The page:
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On Monday, London’s mayoral candidates sat down in the great hall of One Great George Street to discuss all things infrastructure. So what did we learn about their plans and positions on important issues?
Candidates included Caroline Pidgeon AM for the Liberal Democrats, Cllr Sian Berry for the Greens, and Peter Whittle from UKIP. Rail Minister Claire Perry MP, representing Conservative Zac Goldsmith, and London Assembly Member Val Shawcross AM CBE, representing Labour’s Sadiq Khan, completed the line-up. Antony Oliver, the leading infrastructure journalist, chaired.
So what did we learn from the candidates about their positions on infrastructure? The first is that housing is the most important issue in this election.
Each candidate had a number of policies which they think will alleviate the housing shortage – from setting up a ‘homes for London’ agency to accelerate house building (Sadiq Khan’s policy) to dividing up large publicly owned sites and giving them to people to build their own homes (Sian Berry’s idea).
However, all candidates agreed that a good transport system was key to solving the issue. Almost all agreed that Crossrail 2 was a priority (the exception being Peter Whittle who wants a referendum on the scheme) and all were for the redevelopment of brownfield sites. The Bakerloo line extension and the devolution of suburban rail services were all mentioned positively as ways of unlocking new areas for housing. As one of the major recommendations in our Infrastructure for London Manifesto, it is good to see some consensus on this.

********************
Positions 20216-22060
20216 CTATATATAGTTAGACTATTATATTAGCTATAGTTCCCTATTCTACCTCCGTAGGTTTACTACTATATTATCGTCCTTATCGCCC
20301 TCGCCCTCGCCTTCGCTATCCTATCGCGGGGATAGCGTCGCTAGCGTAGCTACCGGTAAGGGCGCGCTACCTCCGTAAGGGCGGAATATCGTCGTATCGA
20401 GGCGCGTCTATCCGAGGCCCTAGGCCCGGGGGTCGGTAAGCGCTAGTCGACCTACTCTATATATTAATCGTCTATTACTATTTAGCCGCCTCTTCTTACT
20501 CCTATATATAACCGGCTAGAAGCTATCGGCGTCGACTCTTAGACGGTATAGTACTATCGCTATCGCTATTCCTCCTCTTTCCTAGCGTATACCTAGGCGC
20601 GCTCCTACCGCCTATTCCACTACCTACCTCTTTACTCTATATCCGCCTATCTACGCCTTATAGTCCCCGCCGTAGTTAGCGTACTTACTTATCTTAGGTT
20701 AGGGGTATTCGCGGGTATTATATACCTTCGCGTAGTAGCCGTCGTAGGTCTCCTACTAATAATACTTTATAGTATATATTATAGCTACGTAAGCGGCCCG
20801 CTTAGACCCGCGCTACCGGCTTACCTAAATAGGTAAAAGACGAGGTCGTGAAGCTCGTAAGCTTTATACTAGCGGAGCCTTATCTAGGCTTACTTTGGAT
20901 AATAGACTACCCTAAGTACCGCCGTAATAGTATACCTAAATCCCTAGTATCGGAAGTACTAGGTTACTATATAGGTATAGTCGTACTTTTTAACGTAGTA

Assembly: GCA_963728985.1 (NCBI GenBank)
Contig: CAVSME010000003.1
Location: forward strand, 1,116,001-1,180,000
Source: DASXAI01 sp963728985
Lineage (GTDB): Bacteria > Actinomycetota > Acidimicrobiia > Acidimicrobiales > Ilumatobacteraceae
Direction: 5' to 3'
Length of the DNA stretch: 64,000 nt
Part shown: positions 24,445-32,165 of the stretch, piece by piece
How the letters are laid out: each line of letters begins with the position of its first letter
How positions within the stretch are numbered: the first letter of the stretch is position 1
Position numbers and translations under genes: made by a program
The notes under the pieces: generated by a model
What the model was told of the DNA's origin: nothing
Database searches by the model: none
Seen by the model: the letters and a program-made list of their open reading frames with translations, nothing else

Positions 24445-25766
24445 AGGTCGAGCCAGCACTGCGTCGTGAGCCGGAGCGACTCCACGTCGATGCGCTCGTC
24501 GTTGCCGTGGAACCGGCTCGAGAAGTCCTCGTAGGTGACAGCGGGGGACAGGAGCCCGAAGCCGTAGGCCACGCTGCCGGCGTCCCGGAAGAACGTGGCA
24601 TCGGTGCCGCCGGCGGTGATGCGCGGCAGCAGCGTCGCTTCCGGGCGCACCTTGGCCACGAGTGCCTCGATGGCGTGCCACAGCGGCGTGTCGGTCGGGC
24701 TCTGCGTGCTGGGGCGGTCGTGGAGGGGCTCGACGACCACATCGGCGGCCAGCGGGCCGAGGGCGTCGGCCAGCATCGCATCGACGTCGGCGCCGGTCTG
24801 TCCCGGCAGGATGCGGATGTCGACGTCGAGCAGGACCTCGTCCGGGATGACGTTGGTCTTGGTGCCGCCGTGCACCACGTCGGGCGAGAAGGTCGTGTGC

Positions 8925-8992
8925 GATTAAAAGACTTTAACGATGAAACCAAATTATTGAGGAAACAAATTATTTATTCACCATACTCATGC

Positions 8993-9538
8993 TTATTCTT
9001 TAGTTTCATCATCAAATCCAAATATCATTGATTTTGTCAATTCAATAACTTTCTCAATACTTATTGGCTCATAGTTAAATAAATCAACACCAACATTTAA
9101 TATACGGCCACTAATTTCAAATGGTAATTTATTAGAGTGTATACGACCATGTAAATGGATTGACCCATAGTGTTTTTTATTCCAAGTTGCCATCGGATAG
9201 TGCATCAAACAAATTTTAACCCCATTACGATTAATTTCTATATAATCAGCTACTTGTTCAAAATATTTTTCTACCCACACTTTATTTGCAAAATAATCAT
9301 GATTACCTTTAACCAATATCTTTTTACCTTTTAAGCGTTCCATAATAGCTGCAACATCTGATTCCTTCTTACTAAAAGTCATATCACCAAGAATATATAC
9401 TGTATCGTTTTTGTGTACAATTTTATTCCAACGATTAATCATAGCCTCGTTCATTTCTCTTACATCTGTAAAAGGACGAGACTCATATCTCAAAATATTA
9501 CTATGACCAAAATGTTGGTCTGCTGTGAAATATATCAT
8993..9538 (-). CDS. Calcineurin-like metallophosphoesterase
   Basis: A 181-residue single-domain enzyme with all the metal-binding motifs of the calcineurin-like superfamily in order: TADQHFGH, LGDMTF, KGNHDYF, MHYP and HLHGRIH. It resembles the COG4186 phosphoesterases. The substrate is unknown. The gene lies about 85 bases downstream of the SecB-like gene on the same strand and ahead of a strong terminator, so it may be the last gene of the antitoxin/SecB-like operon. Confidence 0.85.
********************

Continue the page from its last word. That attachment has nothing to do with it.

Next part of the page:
On other issues, however, the panel were in complete disagreement. Sadiq Khan’s proposed fares freeze, which would see rail prices frozen over the next four years, was called a gimmick by Claire Perry, who heavily disputed that funding for transport improvements would not be affected. Val Shawcross rebutted with the claim that efficiency savings within TfL and better use of their large land holdings would ensure that Londoners received the benefits of low fares whilst retaining the funding needed to increase capacity and connectivity.
When it came to connectivity internationally the candidates were in agreement, but were keen to point out the insincerity of each other’s positions. They all are against a third runway at Heathrow, a fact that will provide a considerable obstacle for the Government in the summer should they decide to proceed with the Davies Commission’s recommendation. Claire Perry, however, stated that Zac had always been against Heathrow expansion, unlike his Labour opponent, while Sian Berry was clear in her opposition to all airport expansion due to air quality and climate change concerns.
Overall, the debate showed that all the candidates have some clear policies on how infrastructure investment can help London remain a success. All were aware of the great issue facing the city – population growth – and all had a long list of policies and strategies to overcome it.
Yet many felt that what was lacking was a vision of what their London will be – how their policies and strategies translate into a growing, prosperous, competitive, green, liveable city. With only a month until the election, there is much for each candidate to do to convince us of their vision.
Lawrie Quinn FICE is the secretary and honorary treasurer for the Railway Civil Engineers Association (RCEA) and the chairman of the Railway Engineers Form (REF), overseeing its strategic direction from July 2013 to June 2015. He is also rail project delivery manager at Bechtel Limited and was previously the new works delivery manager from August 2005 to March 2008. Lawrie was MP for Scarborough and Whitby and a parliamentary private secretary from May 1997 to June 2005. He is a Chartered Engineer and fellow’s champion for ICE London. From March 2016, Lawrie has been a project director for Transportation at Atkins.
Have your say on what infrastructure policies London needs from its mayor by using the #commit2infra hashtag on Twitter.